Soon, you shall bow and call me Master

In June, assuming all goes as planned I will graduate with a B.Sc. in History with a minor in Political Science. It’s been five years plus a bit in the making, going to school part-time and evenings while working more-or-less full time.

I’m finishing spring break now and after spending several days at the seaside playing with my kids and staying in old motel on the beach I returned home to an email that informed me that I have been admitted to graduate school: a Master’s of Arts in History program. 15 months, fully online.

First reaction: Yay!

Then: Gulp. Holy shit. What have I gotten myself into?

So on one hand here I am—a 10th grade high school dropout with a GED who never took the SAT—about to start grad school: something I never, in all the years I have been whittling away at my bachelor’s, thought I would be able to accomplish.

On the other hand, I need to find a way to pay for it. And since History isn’t exactly one of the top-10 in-demand degrees, I’m concerned that if I take out loans to pay for it I’ll simply be saddled with an ever-increasing amount of debt that I may not be able to easily pay back.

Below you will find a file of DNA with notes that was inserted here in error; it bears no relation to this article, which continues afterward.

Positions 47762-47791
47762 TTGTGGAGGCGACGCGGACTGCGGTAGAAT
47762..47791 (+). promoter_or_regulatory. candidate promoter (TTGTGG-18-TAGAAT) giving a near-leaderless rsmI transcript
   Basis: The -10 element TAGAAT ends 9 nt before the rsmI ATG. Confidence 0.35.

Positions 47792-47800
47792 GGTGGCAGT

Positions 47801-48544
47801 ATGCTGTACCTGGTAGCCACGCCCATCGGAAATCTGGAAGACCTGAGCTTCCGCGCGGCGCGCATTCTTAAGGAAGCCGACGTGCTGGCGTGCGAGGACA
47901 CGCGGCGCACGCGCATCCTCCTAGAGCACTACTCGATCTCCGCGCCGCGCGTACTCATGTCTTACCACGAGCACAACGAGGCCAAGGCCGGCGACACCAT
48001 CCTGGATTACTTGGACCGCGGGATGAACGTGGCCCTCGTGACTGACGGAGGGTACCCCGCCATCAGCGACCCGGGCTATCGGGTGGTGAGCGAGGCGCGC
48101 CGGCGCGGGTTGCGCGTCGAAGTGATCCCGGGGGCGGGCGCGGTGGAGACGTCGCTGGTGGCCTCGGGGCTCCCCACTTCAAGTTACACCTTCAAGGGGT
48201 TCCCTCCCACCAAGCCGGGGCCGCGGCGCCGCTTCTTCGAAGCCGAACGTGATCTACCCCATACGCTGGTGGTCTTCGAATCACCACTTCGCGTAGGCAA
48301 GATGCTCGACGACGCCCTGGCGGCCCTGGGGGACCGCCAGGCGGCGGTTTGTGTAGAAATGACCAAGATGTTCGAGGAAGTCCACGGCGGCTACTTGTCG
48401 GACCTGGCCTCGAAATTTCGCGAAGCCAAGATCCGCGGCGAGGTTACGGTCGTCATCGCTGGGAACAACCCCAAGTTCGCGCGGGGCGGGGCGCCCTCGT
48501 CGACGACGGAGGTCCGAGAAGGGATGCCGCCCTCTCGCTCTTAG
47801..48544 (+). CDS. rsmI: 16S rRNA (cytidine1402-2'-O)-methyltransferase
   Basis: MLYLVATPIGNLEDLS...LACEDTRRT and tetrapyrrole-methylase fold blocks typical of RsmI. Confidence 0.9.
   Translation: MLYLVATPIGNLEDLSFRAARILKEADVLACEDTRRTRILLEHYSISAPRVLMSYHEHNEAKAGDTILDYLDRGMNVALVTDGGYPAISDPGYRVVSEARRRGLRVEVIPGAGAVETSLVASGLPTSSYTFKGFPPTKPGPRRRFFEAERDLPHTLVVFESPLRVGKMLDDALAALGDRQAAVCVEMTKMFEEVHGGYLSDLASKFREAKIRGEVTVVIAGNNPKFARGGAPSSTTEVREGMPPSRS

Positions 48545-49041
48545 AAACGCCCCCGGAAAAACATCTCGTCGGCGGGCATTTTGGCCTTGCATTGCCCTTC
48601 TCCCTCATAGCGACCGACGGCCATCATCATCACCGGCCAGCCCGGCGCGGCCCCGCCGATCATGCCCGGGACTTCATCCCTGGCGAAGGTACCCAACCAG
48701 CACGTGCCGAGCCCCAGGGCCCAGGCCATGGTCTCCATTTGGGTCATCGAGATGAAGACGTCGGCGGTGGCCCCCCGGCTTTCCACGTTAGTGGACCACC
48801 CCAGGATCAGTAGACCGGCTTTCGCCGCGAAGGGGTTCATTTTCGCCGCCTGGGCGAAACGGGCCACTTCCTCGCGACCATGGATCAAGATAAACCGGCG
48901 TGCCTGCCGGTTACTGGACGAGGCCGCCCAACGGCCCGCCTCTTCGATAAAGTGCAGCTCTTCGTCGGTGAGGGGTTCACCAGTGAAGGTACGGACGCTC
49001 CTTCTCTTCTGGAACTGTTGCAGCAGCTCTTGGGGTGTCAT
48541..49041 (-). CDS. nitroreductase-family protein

I’m conflicted, scared, worried, and excited all at once. I need to find a job after graduating in June (Any Oregon dopers have any good leads?) but I’m not confident that will allay my sudden newfound fears regarding school. I sacrificed much to finish my undergrad—I moved 200 miles away from my wife and family to ensure that I had continuity in my education. My wife was finishing her associate’s degree at a community college and staying together would have meant one or the other of us would’ve had to quit school temporarily. Now, in a few short weeks, it will be over and I’ll be home and hopefully I will have a normal family again. That’s good. Maybe grad school will pale in comparison? I don’t know.

But I’m ready to take the plunge and to join the ranks of the college instructors that gave me so much encouragement and strength and many cheers as I struggled my way forward. I have no clue what this next chapter in my life will bring, but I welcome it.

Conga rats, and good luck!

But first, we shall nod in your general direction and call you Bachelor.

Conga rats heat up the dance floor

And Conga rats from me too

Conga rats indeed!!